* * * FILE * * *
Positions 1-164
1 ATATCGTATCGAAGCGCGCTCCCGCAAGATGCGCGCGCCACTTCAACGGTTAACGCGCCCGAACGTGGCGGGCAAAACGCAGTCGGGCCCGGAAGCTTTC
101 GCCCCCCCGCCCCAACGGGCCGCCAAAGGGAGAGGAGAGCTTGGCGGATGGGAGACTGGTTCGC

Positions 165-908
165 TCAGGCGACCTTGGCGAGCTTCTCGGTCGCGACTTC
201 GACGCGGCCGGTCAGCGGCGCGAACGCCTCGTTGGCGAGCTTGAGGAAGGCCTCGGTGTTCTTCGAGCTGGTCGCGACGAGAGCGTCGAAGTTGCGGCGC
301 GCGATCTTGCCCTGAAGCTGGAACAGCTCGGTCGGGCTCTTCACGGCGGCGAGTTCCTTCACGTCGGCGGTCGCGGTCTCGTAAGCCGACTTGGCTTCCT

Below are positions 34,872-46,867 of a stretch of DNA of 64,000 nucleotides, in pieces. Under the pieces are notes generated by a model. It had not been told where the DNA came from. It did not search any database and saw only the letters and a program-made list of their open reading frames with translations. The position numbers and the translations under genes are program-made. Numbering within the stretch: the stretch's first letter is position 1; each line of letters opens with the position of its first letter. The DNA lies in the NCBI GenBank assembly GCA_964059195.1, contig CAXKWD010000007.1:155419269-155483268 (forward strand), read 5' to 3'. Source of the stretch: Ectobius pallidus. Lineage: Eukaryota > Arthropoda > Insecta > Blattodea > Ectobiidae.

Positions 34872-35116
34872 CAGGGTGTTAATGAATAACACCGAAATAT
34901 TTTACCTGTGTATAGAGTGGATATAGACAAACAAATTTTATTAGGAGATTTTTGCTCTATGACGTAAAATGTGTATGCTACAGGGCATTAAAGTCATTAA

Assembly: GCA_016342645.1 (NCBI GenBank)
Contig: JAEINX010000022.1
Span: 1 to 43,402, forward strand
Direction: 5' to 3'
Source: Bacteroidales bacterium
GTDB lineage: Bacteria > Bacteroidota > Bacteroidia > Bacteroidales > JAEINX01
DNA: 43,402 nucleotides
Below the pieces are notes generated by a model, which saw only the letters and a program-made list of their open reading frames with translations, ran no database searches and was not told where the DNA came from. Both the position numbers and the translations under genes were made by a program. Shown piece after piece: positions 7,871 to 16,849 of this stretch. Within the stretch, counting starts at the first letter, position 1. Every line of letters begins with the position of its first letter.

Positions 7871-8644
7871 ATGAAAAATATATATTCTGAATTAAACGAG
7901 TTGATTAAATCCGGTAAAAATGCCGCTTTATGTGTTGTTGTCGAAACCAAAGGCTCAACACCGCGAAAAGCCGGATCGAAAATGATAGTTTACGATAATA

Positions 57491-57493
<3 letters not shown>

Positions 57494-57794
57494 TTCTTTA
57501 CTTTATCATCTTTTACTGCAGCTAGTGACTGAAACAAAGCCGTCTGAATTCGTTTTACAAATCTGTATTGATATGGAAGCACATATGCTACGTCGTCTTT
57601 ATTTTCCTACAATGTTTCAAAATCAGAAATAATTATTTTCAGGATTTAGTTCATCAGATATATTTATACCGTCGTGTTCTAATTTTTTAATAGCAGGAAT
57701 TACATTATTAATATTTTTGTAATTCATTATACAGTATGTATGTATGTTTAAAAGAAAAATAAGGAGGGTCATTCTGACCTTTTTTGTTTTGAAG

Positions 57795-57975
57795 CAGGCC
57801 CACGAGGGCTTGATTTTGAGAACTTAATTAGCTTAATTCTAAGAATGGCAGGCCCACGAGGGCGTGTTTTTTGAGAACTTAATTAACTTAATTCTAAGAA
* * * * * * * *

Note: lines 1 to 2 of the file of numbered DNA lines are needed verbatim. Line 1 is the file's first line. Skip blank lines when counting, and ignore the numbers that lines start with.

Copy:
Positions 1-164
1 ATATCGTATCGAAGCGCGCTCCCGCAAGATGCGCGCGCCACTTCAACGGTTAACGCGCCCGAACGTGGCGGGCAAAACGCAGTCGGGCCCGGAAGCTTTC